This study aimed to identify the extent of antenatal tetanus vaccination and their influencing factors in a nationally representative population sample. Understanding these factors can help design policies to reduce maternal and neonatal mortality in Sudan.

Materials and methods

Description of the dataset

This study was performed based on an analysis of the latest accessible data available from the Sudan Multiple Indicator Cluster Survey (MICS), a nationwide survey was conducted from August to December 2014 [17]. Sudan MICS is a part of the worldwide MICS program developed by United Nations Children's Fund (UNICEF) and the survey was funded by several international collaborators, including the WHO, World Food Program (WFP), and the United Nations Population Fund (UNFPA) [13]. The global MICS program aimed to collect internationally comparable data on several indicators of maternal and childhood health condition, allowing countries to generate conclusive evidence for usage in health policies, assessing the current situation, and monitoring progress toward the achievement of the millennium development goals and other agreed-upon commitments [17].

The dataset was described and used by previous studies [18,19,20]. As previously reported, the study used a stratified two-stage clustered sampling method to recruit the participants. The overall target sample size of the study was 18,000 households and the total number of households reached 17,142. Of these, 16,801 households were successfully interviewed by trained interviewers using a questionnaire consisting of demographic characteristics, reproductive history, antenatal and postnatal care, and family planning. For this study, we included women of childbearing age (15–49 years) who gave at least one birth preceding the survey, with complete data on tetanus vaccination status.

Study population and variables

Adequate tetanus vaccination among women of childbearing age was defined previously as either receiving two doses of tetanus toxoid vaccine in the last pregnancy, more than one dose within the latest 3 years of birth, more than two doses within the latest 5 years of birth, more than three doses within the latest within 10 years of birth, or more than four doses at any time [6, 7]. Accordingly, the dependent variable (adequate tetanus vaccination) was coded as a binary (yes, no) for further analysis. The interviewers asked the participants to present their vaccination cards to record the dates of vaccination and to refer to information from the cards when available.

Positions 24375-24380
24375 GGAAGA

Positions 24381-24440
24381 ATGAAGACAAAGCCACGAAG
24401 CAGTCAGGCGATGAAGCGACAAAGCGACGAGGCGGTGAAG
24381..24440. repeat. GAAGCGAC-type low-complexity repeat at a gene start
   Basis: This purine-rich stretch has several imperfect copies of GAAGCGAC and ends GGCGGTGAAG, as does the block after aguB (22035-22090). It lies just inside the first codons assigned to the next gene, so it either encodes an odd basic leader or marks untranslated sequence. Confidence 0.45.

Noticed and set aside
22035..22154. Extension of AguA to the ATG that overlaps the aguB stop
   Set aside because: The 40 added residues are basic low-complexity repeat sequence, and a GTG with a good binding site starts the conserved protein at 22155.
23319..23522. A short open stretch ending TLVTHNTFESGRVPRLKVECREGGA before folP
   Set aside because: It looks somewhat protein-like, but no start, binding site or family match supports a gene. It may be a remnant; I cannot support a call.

Based on the availability of the data collected, the study has following variables: age group (15–19, 20–24, 25–29, 30–34, 35–39, 40–44, 45–49 years); mother education (none, primary, secondary, higher); household wealth quintile index (poorest, second, middle, fourth, richest); ANC visits (less than four, four or more); and area of residence (urban, rural). In addition, as Sudan has a long history of armed conflicts associated with poor health situation, the country’s states according to the armed conflicts intensity. A previous study done by Dahab et al. created this parameter by using the scale of the Heidelberg Institute for International Conflict Research (HIIK) and they classified the armed conflicts intensity in South Kordofan, Blue Nile, and the five states of Darfur was classified as high [18].

Data analysis

A descriptive statistics method was used to describe the variables and calculate the prevalence of adequate tetanus vaccination. We examined the relationship between adequate tetanus vaccination and the previously described factors. The variables that showed a statistically significant relationship at the bivariate analyses level (p < 0.05) were evaluated through multiple logistic regression analysis. The results were then described in odds ratios with the 95% confidence intervals. The results of all analyses with p-values < 0.05 were considered significant. Statistical analyses were performed using the SPSS software version 20 (SPSS Inc., Chicago, IL, USA).

Results

Among the 18,302 women of childbearing age who were interviewed in the survey, 5622 women who gave at least one birth preceding the survey were the target of this analysis. However, the total number of women with complete data on tetanus vaccination status and involved in this analysis was 5433. Most of the participants (28.6%) were 25–29 years old, and vast majority of them (73.7%) live in rural areas. The findings of the analysis revealed that 80.9% of the mothers had at least one ANC visit, while 64.1% of them had at least four ANC visits. However, only 28.4% of women gave birth in a healthcare institution. The sociodemographic characteristics of the participants are presented in Table 1.